A research paramedic from North East Ambulance Service has been awarded a prestigious research fellowship by the Stroke Association.
Graham McClelland is the first paramedic ever to be recognised by the Stroke Association at this level and is one of just two postgraduate fellowships awarded.
Each year the Stroke Association awards prestigious research fellowships to outstanding candidates from the stroke research community across the UK – but they have historically been awarded to other healthcare professionals.
Graham’s fellowship will fund him to complete a postgraduate research qualification (PhD) at the Institute of Neuroscience, Newcastle University, which will help him pursue a research career focusing on the emergency treatment of stroke.
Stroke is the fourth single largest cause of death in the UK and the largest cause of complex disability. Someone has a stroke every three and a half minutes in the UK.
Graham plans to develop and test a new screening process to improve the accuracy of paramedic stroke recognition, analysing real cases attended by NEAS across the region to better understand how to determine the important clinical features that identify patients who have a stroke mimic and looking at how this would affect the care delivered across the region.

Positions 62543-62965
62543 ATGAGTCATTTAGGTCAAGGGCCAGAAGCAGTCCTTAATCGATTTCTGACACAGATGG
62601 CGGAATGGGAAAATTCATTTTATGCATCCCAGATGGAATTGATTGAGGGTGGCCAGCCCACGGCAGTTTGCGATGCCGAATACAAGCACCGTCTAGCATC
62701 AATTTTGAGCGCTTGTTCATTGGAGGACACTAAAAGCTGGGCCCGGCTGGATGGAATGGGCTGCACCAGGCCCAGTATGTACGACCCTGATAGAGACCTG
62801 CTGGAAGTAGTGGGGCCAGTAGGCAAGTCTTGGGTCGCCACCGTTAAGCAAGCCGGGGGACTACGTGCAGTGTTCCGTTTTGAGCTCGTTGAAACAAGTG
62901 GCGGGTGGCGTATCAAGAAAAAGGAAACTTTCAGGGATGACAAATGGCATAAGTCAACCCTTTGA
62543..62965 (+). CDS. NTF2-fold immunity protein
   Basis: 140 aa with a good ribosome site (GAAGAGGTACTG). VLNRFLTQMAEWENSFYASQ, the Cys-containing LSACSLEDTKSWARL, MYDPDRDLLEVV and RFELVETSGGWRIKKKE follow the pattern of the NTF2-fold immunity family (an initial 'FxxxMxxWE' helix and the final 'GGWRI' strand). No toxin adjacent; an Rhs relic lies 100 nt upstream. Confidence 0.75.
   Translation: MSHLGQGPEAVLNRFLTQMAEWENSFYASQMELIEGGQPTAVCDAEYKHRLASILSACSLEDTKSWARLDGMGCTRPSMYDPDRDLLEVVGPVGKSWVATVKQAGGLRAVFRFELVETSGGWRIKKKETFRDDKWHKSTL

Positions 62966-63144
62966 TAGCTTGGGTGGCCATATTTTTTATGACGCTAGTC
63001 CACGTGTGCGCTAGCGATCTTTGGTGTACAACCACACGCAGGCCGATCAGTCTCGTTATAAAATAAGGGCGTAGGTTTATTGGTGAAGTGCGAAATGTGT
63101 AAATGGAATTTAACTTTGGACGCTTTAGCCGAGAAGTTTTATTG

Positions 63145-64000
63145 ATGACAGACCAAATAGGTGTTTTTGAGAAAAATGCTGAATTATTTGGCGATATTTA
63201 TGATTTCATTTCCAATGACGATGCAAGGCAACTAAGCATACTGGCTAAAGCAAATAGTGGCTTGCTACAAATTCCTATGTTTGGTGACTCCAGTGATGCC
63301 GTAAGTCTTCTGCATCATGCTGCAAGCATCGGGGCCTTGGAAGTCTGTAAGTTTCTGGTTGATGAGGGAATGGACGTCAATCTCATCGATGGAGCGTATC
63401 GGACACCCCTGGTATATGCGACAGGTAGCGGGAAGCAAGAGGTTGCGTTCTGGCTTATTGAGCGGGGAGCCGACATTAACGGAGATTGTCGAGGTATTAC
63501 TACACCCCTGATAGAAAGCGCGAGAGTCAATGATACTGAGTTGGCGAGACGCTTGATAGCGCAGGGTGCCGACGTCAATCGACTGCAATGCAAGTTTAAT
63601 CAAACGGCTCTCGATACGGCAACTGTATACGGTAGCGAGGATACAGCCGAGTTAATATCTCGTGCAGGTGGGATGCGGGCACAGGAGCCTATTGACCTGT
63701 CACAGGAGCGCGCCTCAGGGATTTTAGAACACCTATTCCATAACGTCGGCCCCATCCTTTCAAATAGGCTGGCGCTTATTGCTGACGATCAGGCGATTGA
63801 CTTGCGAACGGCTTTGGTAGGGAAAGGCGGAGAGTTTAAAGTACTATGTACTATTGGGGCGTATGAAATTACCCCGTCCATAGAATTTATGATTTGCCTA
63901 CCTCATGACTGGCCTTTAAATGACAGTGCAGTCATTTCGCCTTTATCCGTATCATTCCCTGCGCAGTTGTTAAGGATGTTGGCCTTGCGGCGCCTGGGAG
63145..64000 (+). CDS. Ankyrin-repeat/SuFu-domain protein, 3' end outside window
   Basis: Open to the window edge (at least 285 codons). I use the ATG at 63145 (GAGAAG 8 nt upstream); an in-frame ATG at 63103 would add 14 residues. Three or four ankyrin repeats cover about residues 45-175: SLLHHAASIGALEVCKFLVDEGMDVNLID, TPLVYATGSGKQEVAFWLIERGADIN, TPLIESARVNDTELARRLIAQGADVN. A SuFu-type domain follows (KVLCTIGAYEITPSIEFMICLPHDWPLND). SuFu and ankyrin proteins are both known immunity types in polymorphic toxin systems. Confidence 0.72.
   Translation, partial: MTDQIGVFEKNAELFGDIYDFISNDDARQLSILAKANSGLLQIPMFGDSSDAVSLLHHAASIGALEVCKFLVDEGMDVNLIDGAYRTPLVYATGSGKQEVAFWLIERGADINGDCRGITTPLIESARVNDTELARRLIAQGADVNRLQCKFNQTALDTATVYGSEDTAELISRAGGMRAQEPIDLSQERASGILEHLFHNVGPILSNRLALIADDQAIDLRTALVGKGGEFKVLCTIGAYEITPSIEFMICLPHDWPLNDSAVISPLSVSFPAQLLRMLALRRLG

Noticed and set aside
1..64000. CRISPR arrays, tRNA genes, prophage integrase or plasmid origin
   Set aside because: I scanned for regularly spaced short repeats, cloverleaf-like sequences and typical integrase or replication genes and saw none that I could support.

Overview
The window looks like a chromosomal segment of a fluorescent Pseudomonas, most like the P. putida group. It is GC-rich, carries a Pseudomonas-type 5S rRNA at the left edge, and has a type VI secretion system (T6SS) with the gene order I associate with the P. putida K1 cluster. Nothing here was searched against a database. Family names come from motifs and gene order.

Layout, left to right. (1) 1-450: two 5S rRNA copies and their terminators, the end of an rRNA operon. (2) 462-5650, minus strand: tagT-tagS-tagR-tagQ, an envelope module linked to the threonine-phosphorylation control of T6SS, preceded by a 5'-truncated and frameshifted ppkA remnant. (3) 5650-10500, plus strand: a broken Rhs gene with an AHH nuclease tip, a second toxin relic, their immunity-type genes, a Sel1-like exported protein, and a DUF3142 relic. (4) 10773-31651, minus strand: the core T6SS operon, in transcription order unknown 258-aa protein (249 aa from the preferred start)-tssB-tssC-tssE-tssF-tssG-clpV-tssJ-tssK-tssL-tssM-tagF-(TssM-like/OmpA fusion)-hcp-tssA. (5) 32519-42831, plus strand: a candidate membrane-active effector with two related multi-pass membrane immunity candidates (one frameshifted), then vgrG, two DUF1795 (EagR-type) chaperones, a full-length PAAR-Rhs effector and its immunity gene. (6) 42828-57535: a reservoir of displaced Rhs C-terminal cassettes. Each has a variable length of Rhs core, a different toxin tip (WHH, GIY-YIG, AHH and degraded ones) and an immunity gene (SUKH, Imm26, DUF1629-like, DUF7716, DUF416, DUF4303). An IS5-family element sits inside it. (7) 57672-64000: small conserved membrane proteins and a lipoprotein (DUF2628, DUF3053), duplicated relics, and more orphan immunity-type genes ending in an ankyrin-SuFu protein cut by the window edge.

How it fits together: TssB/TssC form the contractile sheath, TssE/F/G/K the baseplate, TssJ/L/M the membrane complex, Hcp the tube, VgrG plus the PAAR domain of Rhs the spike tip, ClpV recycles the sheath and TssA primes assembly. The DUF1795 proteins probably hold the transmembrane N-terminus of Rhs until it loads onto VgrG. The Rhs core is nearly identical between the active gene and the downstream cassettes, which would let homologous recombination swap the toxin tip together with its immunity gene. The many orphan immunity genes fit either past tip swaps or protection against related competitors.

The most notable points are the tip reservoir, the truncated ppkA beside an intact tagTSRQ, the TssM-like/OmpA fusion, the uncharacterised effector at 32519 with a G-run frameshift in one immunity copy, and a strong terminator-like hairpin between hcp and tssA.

He said “Paramedics are very good at identifying people who have suffered a stroke but we also pick up a number of other conditions which look like a stroke but have a different cause called stroke mimics. If we can identify these stroke mimics then we can get the right patient to the right care which benefits everybody.”
Dr Shamim Quadir, Research Communications Manager at the Stroke Association, said: “We’re delighted to be supporting Graham.
“Every minute is crucial when treating stroke, and Graham’s work has the potential to improve the use of resources for emergency stroke treatment. When a stroke strikes, time saved is brain saved.”